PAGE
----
Digital art forms that truly challenge the mind


Impression from the conference

One of the most thought-provoking and memorable presentations at the DRS 2022 conference was a keynote speech by the dancer and “cyborg” Moon Ribas. She is an artist known for having implants, that are connected to seismographs, in her feet. (Yes, you read correctly.) When there is an earthquake somewhere on the planet, her body causes vibrations and the data is then recorded online. This data is used by Ribas and transformed into dance movements or music which often incorporates elements of spontaneity and uncertainty. For example, the artist stands still while waiting for earthquakes to occur, and when any seismic activity is identified by the technology, she mediates them through her stage performance. She, as a dancer and choreographer wanted to experience movement in deeper ways. By practising this technique, she moves according to the intensity of the earthquake, and the performance becomes more like a duet between the earth and herself, where the earth is the actual choreographer and she is there imitating the data provided by the earth. This way, the agency in the performance is not only the artist’s, but giving voice to nature as an actor. With her other “cyborg” partners, Ribas hopes that she will empower more artists to embrace this kind of new forms of evolving technologies and experience different ways the body moves and find a way to communicate these phenomena which are not usually perceived with regular senses. It gave a great insight into unusual and unexpected ways of working with technology and design and connecting with the natural world in ways that at first seem unimaginable. A truly unique example of the role that technology can play role in  art and culture! For more, see: index.html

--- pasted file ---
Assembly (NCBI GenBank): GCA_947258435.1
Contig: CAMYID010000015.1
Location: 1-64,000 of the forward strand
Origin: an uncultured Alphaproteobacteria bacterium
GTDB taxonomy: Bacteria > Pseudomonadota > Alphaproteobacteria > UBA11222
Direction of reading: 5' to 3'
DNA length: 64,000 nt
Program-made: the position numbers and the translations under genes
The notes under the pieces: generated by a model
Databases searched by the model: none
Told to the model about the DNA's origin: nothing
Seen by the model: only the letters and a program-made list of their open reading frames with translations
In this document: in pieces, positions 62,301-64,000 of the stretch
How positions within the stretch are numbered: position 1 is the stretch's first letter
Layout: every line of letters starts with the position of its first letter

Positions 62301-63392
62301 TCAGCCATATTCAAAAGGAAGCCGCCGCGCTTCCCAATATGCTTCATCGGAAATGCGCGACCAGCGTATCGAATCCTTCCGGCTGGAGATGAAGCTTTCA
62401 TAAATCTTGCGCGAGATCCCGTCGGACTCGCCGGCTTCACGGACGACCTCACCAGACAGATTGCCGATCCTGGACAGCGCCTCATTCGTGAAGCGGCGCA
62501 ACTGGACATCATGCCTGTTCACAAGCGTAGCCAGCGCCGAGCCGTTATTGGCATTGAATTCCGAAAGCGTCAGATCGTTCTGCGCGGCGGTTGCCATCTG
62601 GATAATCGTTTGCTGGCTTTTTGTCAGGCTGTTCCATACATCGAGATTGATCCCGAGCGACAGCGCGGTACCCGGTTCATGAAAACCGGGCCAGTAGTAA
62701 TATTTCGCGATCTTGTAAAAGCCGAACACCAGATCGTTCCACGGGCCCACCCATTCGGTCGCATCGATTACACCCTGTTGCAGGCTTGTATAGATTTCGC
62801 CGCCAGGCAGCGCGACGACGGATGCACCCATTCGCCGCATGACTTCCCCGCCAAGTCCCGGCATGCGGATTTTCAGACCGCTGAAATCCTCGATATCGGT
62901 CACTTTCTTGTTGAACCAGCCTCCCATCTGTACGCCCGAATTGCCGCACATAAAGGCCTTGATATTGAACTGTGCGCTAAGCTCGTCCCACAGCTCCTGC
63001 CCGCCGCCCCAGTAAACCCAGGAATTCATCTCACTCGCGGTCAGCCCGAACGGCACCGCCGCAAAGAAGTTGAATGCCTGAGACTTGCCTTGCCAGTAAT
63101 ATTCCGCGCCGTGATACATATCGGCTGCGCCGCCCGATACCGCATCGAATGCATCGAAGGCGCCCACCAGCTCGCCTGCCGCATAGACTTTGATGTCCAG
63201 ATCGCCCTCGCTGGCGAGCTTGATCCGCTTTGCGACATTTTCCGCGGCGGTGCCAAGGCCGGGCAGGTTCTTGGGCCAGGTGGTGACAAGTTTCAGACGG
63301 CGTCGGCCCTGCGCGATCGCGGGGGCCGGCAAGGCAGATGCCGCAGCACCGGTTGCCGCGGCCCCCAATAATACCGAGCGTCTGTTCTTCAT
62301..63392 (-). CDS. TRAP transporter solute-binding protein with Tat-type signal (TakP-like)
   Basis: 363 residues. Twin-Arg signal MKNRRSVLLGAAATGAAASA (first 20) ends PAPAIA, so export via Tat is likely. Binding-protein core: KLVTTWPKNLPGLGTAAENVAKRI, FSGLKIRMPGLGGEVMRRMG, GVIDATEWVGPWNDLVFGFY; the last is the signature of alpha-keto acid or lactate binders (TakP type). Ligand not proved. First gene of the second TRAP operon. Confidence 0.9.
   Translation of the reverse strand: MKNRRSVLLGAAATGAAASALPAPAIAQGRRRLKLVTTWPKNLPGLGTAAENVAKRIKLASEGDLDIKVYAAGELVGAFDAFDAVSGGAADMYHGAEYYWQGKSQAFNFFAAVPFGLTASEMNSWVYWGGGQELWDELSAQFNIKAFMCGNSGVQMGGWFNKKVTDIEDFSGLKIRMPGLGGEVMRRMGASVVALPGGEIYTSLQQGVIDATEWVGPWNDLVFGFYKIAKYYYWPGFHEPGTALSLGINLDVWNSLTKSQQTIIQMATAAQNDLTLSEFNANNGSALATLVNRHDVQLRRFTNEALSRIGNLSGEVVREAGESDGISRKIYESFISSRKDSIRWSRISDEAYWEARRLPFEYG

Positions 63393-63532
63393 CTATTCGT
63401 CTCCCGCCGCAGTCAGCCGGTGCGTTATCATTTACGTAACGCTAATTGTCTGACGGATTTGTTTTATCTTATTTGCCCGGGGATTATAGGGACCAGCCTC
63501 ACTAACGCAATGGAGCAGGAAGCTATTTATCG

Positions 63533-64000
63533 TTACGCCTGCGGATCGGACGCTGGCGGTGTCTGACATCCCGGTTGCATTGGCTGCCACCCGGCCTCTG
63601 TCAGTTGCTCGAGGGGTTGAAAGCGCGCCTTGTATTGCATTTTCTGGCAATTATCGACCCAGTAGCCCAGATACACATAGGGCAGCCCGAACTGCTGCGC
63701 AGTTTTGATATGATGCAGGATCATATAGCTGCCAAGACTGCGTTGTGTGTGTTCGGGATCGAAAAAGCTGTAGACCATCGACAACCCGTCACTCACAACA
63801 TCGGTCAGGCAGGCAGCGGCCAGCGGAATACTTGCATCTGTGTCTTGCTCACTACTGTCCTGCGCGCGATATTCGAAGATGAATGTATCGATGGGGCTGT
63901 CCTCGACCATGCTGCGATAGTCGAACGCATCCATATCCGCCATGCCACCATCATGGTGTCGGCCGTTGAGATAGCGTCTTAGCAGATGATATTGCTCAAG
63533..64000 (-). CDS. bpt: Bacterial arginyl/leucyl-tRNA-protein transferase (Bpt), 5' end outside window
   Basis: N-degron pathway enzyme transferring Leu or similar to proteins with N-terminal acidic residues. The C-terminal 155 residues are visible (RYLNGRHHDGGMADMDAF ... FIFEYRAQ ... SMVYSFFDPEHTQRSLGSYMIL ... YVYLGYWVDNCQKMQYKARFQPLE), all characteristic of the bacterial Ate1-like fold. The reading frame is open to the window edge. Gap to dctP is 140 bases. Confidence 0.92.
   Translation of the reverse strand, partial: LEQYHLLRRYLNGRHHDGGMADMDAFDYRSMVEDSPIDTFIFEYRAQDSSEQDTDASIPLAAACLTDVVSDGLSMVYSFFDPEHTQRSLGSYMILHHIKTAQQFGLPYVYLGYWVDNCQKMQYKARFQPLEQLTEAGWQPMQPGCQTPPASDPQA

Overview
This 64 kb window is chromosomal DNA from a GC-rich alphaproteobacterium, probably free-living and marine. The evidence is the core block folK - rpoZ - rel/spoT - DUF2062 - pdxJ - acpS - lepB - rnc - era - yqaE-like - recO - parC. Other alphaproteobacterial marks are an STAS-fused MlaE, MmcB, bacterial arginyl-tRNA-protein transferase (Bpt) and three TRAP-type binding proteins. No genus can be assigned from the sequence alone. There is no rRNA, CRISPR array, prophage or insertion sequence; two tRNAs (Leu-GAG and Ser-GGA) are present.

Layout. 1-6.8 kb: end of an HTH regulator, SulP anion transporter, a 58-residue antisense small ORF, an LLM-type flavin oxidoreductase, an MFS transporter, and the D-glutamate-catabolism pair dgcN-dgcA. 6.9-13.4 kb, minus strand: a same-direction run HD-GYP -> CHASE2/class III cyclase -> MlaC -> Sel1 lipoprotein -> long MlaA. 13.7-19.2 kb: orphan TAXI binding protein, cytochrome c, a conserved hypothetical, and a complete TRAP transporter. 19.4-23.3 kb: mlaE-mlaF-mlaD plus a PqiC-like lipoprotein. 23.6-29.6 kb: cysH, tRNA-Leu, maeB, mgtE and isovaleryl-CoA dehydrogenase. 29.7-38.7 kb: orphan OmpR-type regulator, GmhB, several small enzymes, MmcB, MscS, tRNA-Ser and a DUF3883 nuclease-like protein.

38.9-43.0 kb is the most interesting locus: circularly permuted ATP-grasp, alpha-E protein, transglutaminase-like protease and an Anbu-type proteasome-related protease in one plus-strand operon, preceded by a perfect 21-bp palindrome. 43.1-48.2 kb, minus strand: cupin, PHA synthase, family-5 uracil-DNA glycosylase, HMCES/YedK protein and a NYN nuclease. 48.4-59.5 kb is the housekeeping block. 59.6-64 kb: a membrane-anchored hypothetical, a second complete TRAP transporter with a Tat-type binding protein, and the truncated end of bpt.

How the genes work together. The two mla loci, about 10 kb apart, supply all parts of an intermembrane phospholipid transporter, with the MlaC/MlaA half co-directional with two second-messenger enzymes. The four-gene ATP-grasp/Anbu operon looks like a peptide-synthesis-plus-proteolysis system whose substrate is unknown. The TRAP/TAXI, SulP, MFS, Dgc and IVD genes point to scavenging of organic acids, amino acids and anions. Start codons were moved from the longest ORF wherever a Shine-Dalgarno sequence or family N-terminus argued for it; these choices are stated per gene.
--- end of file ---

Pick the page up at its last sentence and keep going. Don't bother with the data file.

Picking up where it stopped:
Technology, design and society

Some of the more interesting discussions at the DRS extended the scope of design beyond human-centredness, which has so far largely been a dominating paradigm in the field. Instead, several papers dealt with the idea of distributed agency. This view challenges human’s needs as the primary focus in design activity, and extends the perspective to the impact of the broader surrounding social and natural world. Technological advances should thus not solely fulfill user needs, but apply a broader system thinking; connecting with the environment, understanding the technological impacts of our everyday lives and increasing sustainability, both concerning environmental effects and social inclusion through participatory design of multiple stakeholders.

TEXT | Srushti Shah

Image link: man in black jacket standing on blue lighted room photo – Free Image on Unsplash

Last modified: 15.9.2022